Weise, Charles L (2008): Political constraints on monetary policy during the Great Inflation.
Download (411kB) | Preview
The U.S. Great Inflation of the 1970s was characterized by repeated, failed attempts at disinflation by the Federal Reserve as well as periods of inaction despite rising inflation. Previous research has attributed these failures to policymakers’ “misperceptions” about monetary policy and the macroeconomy. This paper argues instead that the Fed’s behavior during this period can be explained as a response to political constraints. Members of the Fed understood that a serious attempt to tackle inflation would be unpopular with the public and would generate opposition from Congress and the Executive branch. The result was a commitment to the policy of gradualism, under which the Fed would attempt to reduce inflation with mild policies that would not trigger an outright recession, and premature abandonment of anti-inflation policies at the first sign of recession. The Fed managed to disinflate successfully under Chairman Volcker only when the political constraints on Fed policy were lifted after 1979, allowing the Fed to abandon the policy of gradualism and knowingly take actions that risked recession. Evidence for this explanation of Fed behavior is found in Minutes and Transcripts of FOMC meetings and speeches of Fed chairmen.
|Item Type:||MPRA Paper|
|Original Title:||Political constraints on monetary policy during the Great Inflation|
|Keywords:||Great Inflation; monetary policy; Federal Reserve|
|Subjects:||E - Macroeconomics and Monetary Economics > E5 - Monetary Policy, Central Banking, and the Supply of Money and Credit > E58 - Central Banks and Their Policies
E - Macroeconomics and Monetary Economics > E5 - Monetary Policy, Central Banking, and the Supply of Money and Credit > E50 - General
|Depositing User:||Charles L. Weise|
|Date Deposited:||09. May 2008 17:51|
|Last Modified:||18. Feb 2013 15:59|
Burns Arthur F., 1970, “Inflation: The Fundamental Challenge to Stabilization Policies,” Remarks before the Seventeenth Annual Monetary Conference of the American Bankers Association, Hot Springs, Virginia, May 18.
__________, 1972, “The Problem of Inflation,” Address before the Joint Luncheon Meeting of the American Economic Association and the American Finance Association, Toronto, Ontario, Canada, December 29.
__________, 1973, “Some Problems of Central Banking,” Address before the 1973 International Monetary Conference, Paris, France, June 6.
__________, 1974, Statement before the Committee on Banking and Currency, U.S. House of Representatives, July 30.
__________, 1977, “The Importance of an Independent Central Bank,” Address at the Commencement Exercises of Jacksonville University, Jacksonville, Florida, August 13.
__________, 1979, “The Anguish of Central Banking,” Belgrade, Yugoslavia: Per Jacobsson Foundation.
DeLong, Bradford J., 1997, “America’s Peacetime Inflation: The 1970s,” in Christina D. Romer and David H. Romer (eds.), Reducing Inflation: Motivation and Strategy, University of Chicago Press.
Ehrlichman, John, 1982, Witness to Power: The Nixon Years, New York: Simon and Schuster.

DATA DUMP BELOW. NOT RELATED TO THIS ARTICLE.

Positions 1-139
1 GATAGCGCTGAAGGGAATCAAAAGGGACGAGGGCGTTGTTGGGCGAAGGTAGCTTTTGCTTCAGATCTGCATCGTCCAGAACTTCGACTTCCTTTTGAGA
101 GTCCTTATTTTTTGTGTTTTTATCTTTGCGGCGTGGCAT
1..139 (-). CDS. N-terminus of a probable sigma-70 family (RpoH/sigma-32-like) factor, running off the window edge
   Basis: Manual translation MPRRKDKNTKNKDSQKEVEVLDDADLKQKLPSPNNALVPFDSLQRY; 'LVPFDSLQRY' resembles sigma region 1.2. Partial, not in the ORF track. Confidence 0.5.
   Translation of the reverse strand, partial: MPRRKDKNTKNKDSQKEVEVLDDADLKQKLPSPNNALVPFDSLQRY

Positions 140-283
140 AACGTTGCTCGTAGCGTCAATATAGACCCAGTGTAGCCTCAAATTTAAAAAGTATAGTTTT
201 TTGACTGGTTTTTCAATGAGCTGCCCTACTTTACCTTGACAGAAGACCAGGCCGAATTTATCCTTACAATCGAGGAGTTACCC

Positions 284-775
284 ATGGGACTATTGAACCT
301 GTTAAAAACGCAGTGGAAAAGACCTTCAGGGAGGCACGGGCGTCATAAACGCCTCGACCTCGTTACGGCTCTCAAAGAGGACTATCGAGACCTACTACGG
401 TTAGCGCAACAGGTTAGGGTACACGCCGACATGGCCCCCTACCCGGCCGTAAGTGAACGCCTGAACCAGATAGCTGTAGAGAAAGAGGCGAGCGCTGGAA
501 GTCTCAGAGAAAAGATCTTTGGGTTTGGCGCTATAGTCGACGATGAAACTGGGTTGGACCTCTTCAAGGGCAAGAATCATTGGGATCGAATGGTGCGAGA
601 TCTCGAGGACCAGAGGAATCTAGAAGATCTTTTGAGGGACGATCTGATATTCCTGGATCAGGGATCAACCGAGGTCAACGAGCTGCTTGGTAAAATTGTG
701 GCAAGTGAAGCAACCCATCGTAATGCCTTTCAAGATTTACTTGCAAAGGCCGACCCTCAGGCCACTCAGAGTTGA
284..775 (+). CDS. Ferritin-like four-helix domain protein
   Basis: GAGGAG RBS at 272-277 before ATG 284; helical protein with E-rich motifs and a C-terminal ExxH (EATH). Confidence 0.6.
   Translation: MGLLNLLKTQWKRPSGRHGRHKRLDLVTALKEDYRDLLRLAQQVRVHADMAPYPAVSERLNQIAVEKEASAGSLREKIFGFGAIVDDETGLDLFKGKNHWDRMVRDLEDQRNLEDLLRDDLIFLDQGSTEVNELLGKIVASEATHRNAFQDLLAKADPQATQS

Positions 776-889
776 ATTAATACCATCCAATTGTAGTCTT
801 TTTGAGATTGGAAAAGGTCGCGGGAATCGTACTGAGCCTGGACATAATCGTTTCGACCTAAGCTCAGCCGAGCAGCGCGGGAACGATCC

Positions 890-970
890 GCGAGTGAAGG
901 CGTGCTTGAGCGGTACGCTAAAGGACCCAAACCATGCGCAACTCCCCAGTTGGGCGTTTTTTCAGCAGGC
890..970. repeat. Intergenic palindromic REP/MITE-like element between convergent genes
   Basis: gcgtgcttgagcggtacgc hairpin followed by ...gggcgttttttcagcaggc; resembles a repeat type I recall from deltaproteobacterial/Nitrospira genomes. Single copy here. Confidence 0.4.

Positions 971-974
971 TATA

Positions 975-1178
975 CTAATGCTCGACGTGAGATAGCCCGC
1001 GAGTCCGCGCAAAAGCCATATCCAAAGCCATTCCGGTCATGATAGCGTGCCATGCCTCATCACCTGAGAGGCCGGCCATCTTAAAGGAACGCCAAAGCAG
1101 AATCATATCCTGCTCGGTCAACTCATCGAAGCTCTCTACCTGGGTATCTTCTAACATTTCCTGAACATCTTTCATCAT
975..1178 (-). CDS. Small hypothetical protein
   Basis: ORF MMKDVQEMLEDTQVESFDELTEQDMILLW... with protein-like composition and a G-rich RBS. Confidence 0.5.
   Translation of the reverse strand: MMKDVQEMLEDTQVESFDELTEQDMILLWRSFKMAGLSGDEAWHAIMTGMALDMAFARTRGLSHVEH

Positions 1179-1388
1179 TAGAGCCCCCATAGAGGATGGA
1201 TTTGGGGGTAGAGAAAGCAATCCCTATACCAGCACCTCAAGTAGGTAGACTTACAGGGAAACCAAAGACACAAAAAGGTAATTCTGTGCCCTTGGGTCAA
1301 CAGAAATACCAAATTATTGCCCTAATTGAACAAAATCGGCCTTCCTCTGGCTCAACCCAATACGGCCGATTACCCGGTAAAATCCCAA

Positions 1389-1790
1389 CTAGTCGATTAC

Kettl, Donald F., 1986, Leadership at the Fed, New Haven: Yale University Press.
Meltzer, Allan H., 2005, “The Origins of the Great Inflation,” Federal Reserve of St. Louis Review, March/April Part 2, 145-175.
Miller, G. William, 1978a, Statement before the Committee on Banking, Housing and Urban Affairs, United States Senate, April 25.
__________, 1978b, “Semi-Annual Report on Monetary Policy,” Statement before the Committee on Banking, Finance and Urban Affairs. House of Representatives, July 28.
__________, 1978c, “New Directions in U.S. Economic Policy,” Address at Atlantic Bridge, Frankfurt, Germany, December 12.
__________, 1979, “New Directions: Strategy for Economic Progress,” July 19, 1979.
Nelson, Edward, “The Great Inflation of the 1970s: What Really Happened?” Federal Reserve Bank of St. Louis Working Paper, 2005.
Orphanides, Athanasios, 2002, “Monetary Policy Rules and the Great Inflation," American Economic Review 92(2), 115-120.
Orphanides, Athanasios, 2003, “Historical Monetary Policy Analysis and the Taylor Rule,” Journal of Monetary Economics 50(5), 983-1022.
Orphanides, Athanasios, 2004, “Monetary Policy Rules, Macroeconomic Stability and Inflation: A View from the Trenches,” Journal of Money, Credit and Banking 36(2), 151-175.
Orphanides, Athanasios, and John C. Williams, 2004, “The Decline of Activist Stabilization Policy: Natural Rate Misperceptions, Learning, and Expectations,” European Central Bank Working Paper No. 337.
Romer, Christina D. and David H. Romer, 2002, “The Evolution of Economic Understanding and Postwar Stabilization Policy,” NBER Working Paper No. 9274.
Volcker, Paul A., 1979, Transcript of Press Conference with Paul A. Volcker, Chairman, Board of Governors of the Federal Reserve System, American Bankers Association Annual Convention, New Orleans, Louisiana, October 9.
__________, 1980, Statement before the Subcommittee on Domestic Monetary Policy of the Committee on Banking, Finance and Urban Affairs, U.S. House of Representatives, November 19.
__________, 1981, “No Time for Backsliding,” Remarks before the National Press Club, Washington, D.C., September 25.
Wells, Wyatt C., 1994, Economist in an Uncertain World: Arthur F. Burns and the Federal Reserve, 1970-78, New York: Columbia University Press.